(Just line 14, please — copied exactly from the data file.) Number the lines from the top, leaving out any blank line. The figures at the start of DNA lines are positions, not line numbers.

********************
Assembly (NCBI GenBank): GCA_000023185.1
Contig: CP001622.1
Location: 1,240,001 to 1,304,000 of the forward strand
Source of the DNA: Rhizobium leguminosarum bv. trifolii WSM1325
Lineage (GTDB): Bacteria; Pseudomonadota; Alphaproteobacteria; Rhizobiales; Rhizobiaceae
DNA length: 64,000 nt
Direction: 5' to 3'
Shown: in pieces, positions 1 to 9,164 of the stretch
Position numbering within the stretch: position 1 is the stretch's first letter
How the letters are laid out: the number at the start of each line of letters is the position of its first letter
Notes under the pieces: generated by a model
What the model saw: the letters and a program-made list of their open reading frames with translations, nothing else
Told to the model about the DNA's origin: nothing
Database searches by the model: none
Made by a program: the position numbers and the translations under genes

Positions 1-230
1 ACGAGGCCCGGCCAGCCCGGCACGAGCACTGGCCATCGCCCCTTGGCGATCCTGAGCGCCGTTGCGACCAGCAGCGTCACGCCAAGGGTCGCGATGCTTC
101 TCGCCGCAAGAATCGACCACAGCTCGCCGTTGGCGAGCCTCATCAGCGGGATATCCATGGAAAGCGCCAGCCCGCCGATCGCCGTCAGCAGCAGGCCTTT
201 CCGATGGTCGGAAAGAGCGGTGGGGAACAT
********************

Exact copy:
Database searches by the model: none